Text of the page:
Who Knew?! The real Django — Dangerfield Newby

Who knew Django was a real man?

I don’t know how to break this down other than that the real Django was a determined man. Dangerfield Newby was well, dangerous.  Maybe he felt he had to be due to his life circumstances. Newby was a mulatto freed by his Scotish master but his enslaved wife and 7 children were not. After he worked hard to get the money to buy their freedom, their new master raised the price. Can you imagine saving up $1500.00 in those days only to be doublecrossed? This man was on a mission and joined up with John Brown.  Reading the heartbreaking letter his wife Harriet wrote to him must have weighed heavy on Newby’s heart and drove him into action.  That action culminated in a deadly plot with abolitionist John Brown.   That was a costly mistake as the towns people were ruthless with his body after the failed raid on Harper’s Ferry. Oh just brutal.  One of Harriet’s letters was found on Newby’s body.

I can’t see the movie now and will have to wait for TNT where it will be edited.  I have seen a few Q.T. movies and his films are not for the weak.  I so admire him for bringing the story of a former slave to the screen, but again, I’ll wait for TNT.



Dangerfield Newby (1815 – 1859) was the oldest of John Brown’s raiders, one of five black raiders, and the first of his men to die at Harpers Ferry, Virginia.[1] Born a slave in Fauquier County, Virginia, Newby married a woman also enslaved. Newby was later freed by his Scottish father, but his wife and seven children remained in bondage.[2] A letter found on his body revealed the motive for joining John Brown and the raid on Harpers Ferry.

Newby’s wife was the slave of Jesse Jennings, of Arlington or Warrenton, Virginia. She and her children were sold to Louisiana after the raid. Newby had been unable to purchase the freedom of his wife and seven children. Their master raised the price after Newby had saved the $1,500 that had previously been agreed on. Because all of Newby’s other efforts had failed he hoped to free them by force. Harriet’s poignant letters, found on his body, proved instrumental in advancing the abolitionist cause. Newby was six foot two.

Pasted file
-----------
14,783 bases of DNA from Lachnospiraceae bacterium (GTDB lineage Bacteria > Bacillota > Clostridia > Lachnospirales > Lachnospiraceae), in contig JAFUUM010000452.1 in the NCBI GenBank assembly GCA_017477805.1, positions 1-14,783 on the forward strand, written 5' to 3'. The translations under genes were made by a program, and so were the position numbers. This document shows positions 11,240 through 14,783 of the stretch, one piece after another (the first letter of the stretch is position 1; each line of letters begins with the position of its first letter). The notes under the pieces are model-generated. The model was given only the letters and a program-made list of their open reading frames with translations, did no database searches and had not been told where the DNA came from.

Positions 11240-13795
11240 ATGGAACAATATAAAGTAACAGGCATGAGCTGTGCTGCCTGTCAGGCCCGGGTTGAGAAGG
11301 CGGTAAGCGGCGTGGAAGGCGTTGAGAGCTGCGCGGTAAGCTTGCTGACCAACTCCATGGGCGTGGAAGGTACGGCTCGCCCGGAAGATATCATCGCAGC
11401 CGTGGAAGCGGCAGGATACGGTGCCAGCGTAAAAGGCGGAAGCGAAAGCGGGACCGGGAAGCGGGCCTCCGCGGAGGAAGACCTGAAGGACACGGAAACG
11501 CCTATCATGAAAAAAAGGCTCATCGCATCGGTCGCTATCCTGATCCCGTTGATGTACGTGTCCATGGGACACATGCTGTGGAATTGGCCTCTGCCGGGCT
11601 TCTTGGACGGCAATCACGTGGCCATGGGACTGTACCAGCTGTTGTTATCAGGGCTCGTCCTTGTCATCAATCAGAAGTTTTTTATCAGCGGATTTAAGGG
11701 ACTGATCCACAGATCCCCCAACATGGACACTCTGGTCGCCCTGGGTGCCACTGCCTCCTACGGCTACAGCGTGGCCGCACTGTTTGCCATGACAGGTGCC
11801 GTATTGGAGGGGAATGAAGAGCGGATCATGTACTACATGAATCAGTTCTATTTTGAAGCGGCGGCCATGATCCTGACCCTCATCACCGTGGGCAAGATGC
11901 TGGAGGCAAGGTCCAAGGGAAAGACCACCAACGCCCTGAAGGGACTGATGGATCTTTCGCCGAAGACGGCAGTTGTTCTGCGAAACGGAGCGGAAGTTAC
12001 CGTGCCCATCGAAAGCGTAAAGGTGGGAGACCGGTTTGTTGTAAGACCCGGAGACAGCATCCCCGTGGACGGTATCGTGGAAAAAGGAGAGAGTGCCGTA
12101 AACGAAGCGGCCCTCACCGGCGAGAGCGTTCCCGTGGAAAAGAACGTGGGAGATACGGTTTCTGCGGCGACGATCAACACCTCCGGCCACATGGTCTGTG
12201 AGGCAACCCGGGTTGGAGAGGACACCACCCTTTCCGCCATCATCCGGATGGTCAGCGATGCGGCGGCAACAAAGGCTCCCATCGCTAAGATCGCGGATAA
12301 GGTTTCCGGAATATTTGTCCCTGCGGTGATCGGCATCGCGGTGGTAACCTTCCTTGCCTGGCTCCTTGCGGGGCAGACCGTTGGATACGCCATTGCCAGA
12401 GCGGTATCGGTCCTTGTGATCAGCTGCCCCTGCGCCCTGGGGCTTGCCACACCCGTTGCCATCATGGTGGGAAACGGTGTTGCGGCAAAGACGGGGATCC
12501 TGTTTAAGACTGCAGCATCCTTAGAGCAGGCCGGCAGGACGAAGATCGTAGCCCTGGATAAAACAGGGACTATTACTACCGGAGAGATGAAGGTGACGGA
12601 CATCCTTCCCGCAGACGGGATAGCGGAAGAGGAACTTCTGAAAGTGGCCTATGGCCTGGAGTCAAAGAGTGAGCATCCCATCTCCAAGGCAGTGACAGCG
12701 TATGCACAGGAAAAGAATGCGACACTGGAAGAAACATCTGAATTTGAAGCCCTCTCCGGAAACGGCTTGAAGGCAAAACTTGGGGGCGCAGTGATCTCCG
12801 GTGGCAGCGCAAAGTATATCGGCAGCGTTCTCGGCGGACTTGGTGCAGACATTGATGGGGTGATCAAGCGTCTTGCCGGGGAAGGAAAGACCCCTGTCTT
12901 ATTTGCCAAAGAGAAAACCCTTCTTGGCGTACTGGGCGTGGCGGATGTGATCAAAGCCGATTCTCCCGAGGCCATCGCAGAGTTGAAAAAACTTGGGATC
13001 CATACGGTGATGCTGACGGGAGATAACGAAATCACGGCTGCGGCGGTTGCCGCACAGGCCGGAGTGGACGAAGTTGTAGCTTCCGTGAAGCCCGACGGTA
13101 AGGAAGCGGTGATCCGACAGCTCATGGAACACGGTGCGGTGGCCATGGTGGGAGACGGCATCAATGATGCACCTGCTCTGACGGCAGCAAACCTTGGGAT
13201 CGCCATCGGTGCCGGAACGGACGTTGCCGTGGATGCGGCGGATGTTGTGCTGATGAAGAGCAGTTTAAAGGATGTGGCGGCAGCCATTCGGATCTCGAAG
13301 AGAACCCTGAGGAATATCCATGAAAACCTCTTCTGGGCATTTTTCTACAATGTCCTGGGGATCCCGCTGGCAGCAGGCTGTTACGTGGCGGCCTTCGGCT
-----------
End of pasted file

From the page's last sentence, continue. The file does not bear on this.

On the 17th of October, 1859, the citizens of Harpers Ferry set to put down the raid. Harpers Ferry manufactured guns but the citizens had little ammunition, so during the assault on the raiders they fired anything they could fit into a gun barrel. One man was shooting six inch spikes from his rifle, one of which struck Newby in the throat, killing him instantly. After the raid, the people of Harpers Ferry took his body, stabbed it repeatedly, and amputated his limbs. His body was left in an alley to be eaten by hogs.[3] In 1899 the remains of Newby-plus remains of nine other raiders-were reburied in a common grave near the body of John Brown in North Elba New York.

Dangerfield Newby’s descendants are still alive today; Tyler Newby currently lives in a suburb of Cleveland, Ohio. Josh Newby lives in a suburb of San Francisco, California and Drew Szrom lives in Massachusetts.

Letter from Harriet Newby

The following letter was found on Dangerfield Newby’s body after the failed Harpers Ferry raid:[4]

BRENTVILLE, August 16, 1859. Dear Husband. I want you to buy me as soon as possible for if you do not get me somebody else will. The servants are very disagreeable. They do all that they can to set my mistress against me. Dear Husband you are not the trouble I see these last two years. It has been like a troubled dream to me. It is said that the Master is in want of monney. If so I know not what time he may sell me. Then all my bright hopes of the future are blasted. For there has been one bright hope to cheer me in all my troubles, that is to be with you. For if I thought I should never see you on this earth, life would have no charm for me. Do all you can for me which I have no doubt you will. I want to see you so much. The children are all well. The baby cannot walk yet. The baby can step around any thing by holding on to it, very much like Agnes. I must bring my letter to close as I have no news to write. You must write soon and say when you think you can come
Your affectionate Wife HARRIET NEWBY.



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